The room also represents an attempt to lock up the narrator’s mind and prevent her from engaging her intellect in worthwhile activities.
The confinement in the room, therefore, suggests a desire to confine women’s ideas to their minds, denying them an opportunity to voice their views.
While John is physician, which presupposes his advanced education, his wife is a housewife who lacks the freedom to pursue any academic career.
The idea of locking her in the room suggests a desire to domesticate women like caged animal.
She believes that at some point the patterns "suddenly commit suicide- plunge off at outrageous angles, destroy themselves in unheard of contradictions" (Gilman 9).
Gilman suggests that such suppressive societal values could only lead to insanity.
Soon after she was born, young Charlotte’s father (an accomplished writer) abandoned her mother and left her to raise Charlotte and her older brother.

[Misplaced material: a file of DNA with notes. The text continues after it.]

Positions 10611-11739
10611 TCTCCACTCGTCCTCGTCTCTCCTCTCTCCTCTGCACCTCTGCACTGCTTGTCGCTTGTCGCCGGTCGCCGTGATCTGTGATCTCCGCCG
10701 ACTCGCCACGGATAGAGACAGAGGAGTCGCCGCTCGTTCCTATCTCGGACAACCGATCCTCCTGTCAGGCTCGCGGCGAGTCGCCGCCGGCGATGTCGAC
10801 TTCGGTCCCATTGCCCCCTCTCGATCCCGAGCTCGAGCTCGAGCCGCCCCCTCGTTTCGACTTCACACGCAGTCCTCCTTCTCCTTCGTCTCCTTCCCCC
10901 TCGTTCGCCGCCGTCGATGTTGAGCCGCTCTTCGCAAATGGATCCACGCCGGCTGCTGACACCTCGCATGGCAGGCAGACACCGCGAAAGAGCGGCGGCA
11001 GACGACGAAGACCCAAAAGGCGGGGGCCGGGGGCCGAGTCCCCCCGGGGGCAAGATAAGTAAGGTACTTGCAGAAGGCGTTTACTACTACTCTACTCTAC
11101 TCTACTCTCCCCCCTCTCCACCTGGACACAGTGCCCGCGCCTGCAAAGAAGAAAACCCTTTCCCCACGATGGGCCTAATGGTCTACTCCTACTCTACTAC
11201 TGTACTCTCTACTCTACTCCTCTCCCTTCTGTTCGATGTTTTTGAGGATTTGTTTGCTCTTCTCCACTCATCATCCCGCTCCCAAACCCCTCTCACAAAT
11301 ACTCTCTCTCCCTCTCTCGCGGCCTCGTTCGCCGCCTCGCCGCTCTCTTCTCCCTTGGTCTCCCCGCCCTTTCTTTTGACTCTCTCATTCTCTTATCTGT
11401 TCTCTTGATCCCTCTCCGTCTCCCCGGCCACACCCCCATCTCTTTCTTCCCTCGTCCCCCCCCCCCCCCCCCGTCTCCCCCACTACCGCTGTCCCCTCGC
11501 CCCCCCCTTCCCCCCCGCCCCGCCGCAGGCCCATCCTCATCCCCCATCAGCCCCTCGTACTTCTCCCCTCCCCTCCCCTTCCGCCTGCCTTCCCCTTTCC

Impoverished, and without means of support except for the infrequent appearances of her wayward husband, Charlotte’s mother spent time living with various family members in Rhode Island.
She often left Charlotte in the care of her aunts – Catherine Beecher whose brand of “domestic feminism” would come to be seen as no better than domestic slavery by her niece; Isabella Beecher Hooker, whose suffragist activism inspired her neice; and Harriet Beecher Stower, the famous author of and champion of abolition whose failure to apply the same standards to the treatment of women would be corrected by the actions of her niece.
Charlotte’s mother did not show her children any affection in an effort to prepare them for what she perceived as the world’s callousness.